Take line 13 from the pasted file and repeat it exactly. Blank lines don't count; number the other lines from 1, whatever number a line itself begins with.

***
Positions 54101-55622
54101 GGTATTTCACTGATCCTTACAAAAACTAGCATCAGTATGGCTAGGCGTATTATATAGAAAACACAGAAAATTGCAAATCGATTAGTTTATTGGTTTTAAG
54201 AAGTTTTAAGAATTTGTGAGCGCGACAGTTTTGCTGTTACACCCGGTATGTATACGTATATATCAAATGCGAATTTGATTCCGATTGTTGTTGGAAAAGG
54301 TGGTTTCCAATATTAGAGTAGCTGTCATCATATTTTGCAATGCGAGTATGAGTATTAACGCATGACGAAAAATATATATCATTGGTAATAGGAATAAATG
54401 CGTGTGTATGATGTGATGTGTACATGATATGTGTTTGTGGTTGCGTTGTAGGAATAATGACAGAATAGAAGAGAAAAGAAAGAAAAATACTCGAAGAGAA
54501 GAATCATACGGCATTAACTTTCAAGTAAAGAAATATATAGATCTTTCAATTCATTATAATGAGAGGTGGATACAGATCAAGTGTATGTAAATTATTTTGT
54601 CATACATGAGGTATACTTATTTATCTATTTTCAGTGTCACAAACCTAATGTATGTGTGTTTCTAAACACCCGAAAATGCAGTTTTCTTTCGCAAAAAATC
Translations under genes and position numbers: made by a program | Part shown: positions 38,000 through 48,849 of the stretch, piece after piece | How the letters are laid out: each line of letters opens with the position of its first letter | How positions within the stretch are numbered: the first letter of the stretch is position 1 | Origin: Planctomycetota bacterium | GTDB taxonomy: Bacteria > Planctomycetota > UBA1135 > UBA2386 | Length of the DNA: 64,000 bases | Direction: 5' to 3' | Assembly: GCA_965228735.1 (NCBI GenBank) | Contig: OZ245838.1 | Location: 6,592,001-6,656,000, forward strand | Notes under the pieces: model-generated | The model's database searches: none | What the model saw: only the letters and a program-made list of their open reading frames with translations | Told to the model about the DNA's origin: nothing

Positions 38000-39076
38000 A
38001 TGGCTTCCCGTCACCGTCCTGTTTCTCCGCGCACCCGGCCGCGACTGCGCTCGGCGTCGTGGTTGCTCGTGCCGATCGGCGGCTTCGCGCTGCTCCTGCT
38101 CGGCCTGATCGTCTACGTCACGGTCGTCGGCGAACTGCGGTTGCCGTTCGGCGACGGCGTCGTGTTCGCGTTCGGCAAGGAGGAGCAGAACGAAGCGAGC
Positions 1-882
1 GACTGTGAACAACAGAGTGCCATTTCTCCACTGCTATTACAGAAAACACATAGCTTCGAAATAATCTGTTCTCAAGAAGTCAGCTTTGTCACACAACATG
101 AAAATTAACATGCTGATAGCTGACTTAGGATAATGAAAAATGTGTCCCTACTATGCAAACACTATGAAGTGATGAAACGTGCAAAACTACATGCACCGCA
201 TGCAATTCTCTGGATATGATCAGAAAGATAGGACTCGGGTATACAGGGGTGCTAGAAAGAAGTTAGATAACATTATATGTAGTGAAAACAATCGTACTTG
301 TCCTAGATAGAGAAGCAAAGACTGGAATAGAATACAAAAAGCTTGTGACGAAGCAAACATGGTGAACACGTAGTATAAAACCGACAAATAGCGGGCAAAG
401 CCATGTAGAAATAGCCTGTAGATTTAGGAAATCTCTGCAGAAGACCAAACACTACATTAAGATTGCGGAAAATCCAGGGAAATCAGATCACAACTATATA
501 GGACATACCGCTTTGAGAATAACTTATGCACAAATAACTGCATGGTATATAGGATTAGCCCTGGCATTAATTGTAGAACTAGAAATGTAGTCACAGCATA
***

Positions 1-882